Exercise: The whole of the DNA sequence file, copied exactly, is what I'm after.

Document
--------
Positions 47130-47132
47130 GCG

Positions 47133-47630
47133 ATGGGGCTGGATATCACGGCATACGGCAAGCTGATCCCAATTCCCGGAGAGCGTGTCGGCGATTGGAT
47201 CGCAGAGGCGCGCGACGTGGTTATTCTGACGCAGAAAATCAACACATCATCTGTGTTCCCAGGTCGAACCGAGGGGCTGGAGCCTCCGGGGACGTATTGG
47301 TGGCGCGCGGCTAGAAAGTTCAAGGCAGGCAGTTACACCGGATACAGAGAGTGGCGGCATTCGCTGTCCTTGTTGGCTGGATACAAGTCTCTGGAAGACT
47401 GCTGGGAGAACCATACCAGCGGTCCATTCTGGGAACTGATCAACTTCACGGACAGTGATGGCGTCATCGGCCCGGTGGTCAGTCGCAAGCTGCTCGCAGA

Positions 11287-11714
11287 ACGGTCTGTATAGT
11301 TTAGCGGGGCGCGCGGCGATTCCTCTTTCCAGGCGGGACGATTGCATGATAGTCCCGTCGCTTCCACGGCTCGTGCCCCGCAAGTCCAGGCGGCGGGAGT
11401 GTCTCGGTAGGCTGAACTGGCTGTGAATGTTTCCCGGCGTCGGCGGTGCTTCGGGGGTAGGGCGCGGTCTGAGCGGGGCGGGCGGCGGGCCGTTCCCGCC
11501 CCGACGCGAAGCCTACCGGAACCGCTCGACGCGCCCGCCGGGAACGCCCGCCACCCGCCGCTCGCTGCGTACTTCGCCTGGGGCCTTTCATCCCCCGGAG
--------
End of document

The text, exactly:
Positions 47130-47132
47130 GCG

Positions 47133-47630
47133 ATGGGGCTGGATATCACGGCATACGGCAAGCTGATCCCAATTCCCGGAGAGCGTGTCGGCGATTGGAT
47201 CGCAGAGGCGCGCGACGTGGTTATTCTGACGCAGAAAATCAACACATCATCTGTGTTCCCAGGTCGAACCGAGGGGCTGGAGCCTCCGGGGACGTATTGG
47301 TGGCGCGCGGCTAGAAAGTTCAAGGCAGGCAGTTACACCGGATACAGAGAGTGGCGGCATTCGCTGTCCTTGTTGGCTGGATACAAGTCTCTGGAAGACT
47401 GCTGGGAGAACCATACCAGCGGTCCATTCTGGGAACTGATCAACTTCACGGACAGTGATGGCGTCATCGGCCCGGTGGTCAGTCGCAAGCTGCTCGCAGA

Positions 11287-11714
11287 ACGGTCTGTATAGT
11301 TTAGCGGGGCGCGCGGCGATTCCTCTTTCCAGGCGGGACGATTGCATGATAGTCCCGTCGCTTCCACGGCTCGTGCCCCGCAAGTCCAGGCGGCGGGAGT
11401 GTCTCGGTAGGCTGAACTGGCTGTGAATGTTTCCCGGCGTCGGCGGTGCTTCGGGGGTAGGGCGCGGTCTGAGCGGGGCGGGCGGCGGGCCGTTCCCGCC
11501 CCGACGCGAAGCCTACCGGAACCGCTCGACGCGCCCGCCGGGAACGCCCGCCACCCGCCGCTCGCTGCGTACTTCGCCTGGGGCCTTTCATCCCCCGGAG